Many ETFs track market indexes like the S&P 500, Dow Jones, and the Russell 2000 index of small cap stocks and many others.
The only ETF I recommend checking out is the Vanguard ES&P 500 that tracks the S&P 500.
ETFs have fees, but they’re much more subtle than mutual funds. ETFs have something called “Look through expenses” which can add up. Mutual funds have them too, but ETFs are advertised as very low fee, well when you add up share dilution, market making, brokerage, and other fees, they add up to much more than advertised.
For the beginner investor, there is very little worth exploring here, beyond stocks, bonds, ETFs, and mutual funds, there are many ways to invest, a lot of them extremely dangerous.
So to the beginner investor, I highly recommend you stay away.
With that said, when you’re ready, there are things possibly worth looking at.
Real estate investment trusts (REITs) pool investor’s money and purchase properties. REITS are traded like stocks. Some mutual funds and ETFs invest in REITs as well.
Hedge funds and private equity are also classified as alternative investments, although they are usually restricted to those who meet certian income and net worth requirements. Also called being an “accredited investor”.
Derivitives, options, swaps etc. This is what I call the no go zone. Highly leveraged, thinly traded, the odds of success are highly stacked against you.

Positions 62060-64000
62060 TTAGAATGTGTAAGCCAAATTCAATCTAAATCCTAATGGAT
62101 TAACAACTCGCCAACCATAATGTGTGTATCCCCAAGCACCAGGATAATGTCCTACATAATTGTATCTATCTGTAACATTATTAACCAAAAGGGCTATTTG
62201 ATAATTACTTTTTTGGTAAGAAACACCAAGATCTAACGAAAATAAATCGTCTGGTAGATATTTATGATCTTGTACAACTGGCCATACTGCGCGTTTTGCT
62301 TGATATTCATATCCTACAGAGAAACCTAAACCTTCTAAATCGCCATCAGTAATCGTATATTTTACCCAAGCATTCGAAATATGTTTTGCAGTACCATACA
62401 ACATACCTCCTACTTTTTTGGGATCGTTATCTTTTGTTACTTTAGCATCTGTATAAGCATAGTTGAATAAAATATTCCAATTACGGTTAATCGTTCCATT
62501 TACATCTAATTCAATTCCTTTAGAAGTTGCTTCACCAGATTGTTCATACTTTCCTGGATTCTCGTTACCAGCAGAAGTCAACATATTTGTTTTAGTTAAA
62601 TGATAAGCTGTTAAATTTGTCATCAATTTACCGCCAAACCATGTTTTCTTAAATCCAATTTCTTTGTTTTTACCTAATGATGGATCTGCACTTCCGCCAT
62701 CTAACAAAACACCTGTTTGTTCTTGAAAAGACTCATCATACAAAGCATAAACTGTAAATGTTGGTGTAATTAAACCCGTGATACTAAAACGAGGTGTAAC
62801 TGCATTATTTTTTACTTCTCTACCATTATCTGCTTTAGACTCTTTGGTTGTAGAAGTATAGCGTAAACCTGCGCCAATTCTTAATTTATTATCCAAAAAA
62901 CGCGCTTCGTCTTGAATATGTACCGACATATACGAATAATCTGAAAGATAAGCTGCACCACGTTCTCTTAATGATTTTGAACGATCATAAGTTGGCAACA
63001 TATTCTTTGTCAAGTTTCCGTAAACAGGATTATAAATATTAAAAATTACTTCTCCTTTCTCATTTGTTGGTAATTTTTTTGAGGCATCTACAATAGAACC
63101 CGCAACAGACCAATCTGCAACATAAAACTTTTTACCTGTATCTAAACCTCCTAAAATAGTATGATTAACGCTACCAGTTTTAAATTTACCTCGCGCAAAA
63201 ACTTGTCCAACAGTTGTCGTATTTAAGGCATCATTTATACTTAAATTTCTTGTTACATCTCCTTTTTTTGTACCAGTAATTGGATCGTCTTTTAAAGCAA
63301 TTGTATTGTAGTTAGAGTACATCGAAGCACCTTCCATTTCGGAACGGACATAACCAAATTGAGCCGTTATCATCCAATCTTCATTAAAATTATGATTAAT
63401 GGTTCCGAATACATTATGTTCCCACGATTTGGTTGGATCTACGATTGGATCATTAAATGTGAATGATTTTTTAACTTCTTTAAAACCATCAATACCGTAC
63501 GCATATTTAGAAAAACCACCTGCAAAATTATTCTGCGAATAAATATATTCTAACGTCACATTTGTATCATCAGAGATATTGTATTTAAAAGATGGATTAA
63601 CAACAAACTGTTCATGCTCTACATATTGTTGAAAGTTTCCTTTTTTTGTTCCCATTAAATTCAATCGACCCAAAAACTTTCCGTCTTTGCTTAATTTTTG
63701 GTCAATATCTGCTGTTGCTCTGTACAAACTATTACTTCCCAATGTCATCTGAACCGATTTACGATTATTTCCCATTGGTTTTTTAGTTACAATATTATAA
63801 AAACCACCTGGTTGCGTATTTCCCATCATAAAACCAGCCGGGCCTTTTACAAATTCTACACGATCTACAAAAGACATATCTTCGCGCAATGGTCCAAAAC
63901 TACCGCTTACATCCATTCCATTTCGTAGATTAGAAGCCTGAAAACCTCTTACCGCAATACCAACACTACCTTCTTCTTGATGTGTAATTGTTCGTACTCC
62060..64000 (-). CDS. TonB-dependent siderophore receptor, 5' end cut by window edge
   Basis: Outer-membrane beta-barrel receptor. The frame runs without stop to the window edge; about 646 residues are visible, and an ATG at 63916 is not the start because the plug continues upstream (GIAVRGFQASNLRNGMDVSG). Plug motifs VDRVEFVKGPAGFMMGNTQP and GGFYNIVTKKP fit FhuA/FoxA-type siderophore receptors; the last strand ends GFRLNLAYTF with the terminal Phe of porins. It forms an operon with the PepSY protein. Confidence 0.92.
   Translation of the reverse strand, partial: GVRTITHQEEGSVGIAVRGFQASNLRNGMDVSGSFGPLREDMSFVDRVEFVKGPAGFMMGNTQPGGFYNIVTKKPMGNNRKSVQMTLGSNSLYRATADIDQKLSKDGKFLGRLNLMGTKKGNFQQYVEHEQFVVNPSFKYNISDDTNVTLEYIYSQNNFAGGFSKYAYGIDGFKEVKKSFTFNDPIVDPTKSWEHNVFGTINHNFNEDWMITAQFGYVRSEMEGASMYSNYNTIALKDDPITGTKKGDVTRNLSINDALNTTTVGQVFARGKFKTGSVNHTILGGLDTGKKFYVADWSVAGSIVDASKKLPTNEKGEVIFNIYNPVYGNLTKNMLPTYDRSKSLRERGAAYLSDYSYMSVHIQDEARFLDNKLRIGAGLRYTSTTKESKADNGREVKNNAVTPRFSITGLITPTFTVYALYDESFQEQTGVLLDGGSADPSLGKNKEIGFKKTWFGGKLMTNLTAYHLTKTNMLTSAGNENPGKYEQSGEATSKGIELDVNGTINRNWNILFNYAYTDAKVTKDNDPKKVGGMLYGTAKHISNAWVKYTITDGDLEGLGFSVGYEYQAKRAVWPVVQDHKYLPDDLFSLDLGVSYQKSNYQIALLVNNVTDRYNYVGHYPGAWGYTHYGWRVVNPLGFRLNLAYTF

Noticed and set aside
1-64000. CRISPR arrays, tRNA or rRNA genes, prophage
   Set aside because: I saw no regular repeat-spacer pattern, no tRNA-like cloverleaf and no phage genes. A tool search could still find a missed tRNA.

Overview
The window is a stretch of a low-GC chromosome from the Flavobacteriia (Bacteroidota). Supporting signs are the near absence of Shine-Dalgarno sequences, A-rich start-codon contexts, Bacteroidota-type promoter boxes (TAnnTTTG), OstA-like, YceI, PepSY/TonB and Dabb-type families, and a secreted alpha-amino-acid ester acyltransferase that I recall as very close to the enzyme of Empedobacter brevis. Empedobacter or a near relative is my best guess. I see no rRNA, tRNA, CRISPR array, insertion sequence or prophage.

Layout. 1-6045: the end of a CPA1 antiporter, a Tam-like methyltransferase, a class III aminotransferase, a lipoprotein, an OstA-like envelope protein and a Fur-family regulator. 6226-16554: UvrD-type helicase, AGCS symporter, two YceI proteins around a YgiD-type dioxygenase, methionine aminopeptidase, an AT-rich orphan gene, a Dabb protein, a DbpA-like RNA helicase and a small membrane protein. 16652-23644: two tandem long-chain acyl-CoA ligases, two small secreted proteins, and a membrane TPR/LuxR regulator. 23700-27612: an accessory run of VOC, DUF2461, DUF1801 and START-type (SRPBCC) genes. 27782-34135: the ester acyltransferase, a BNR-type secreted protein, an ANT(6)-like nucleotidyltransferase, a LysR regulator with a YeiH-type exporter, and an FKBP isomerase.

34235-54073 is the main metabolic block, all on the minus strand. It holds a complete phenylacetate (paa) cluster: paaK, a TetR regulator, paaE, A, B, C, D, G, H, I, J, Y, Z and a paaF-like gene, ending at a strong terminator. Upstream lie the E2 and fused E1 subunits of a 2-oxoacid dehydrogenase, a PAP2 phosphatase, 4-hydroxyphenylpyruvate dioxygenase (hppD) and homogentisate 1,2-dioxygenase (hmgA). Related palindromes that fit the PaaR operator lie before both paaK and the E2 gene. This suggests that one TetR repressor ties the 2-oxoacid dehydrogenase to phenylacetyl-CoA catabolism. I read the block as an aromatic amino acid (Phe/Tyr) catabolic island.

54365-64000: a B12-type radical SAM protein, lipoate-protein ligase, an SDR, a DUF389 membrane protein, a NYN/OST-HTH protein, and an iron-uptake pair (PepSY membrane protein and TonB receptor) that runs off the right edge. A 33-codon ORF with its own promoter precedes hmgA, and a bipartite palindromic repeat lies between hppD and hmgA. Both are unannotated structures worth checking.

This is our lane, this is where we can succeed and do extremely well.
Buying shares of stock gives us the ability to become minority owners in a real living-and-breathing business.
As shareholders, we are entitled to the profits of the business, based on the number of shares we own.
So if the company earns $1 per share and we own 100 shares, our equity, or the money that’s ours, inside the company, grew by $100!
Stocks are incredible investment vehicles as they have theoretically unlimited potential. No investment vehicle has come close to matching stocks over time in terms of performance.
Because stocks are a real ownership stake in a tangible business, and because businesses have unlimited growth potential, the is no limit to the returns that can be achieved with stocks!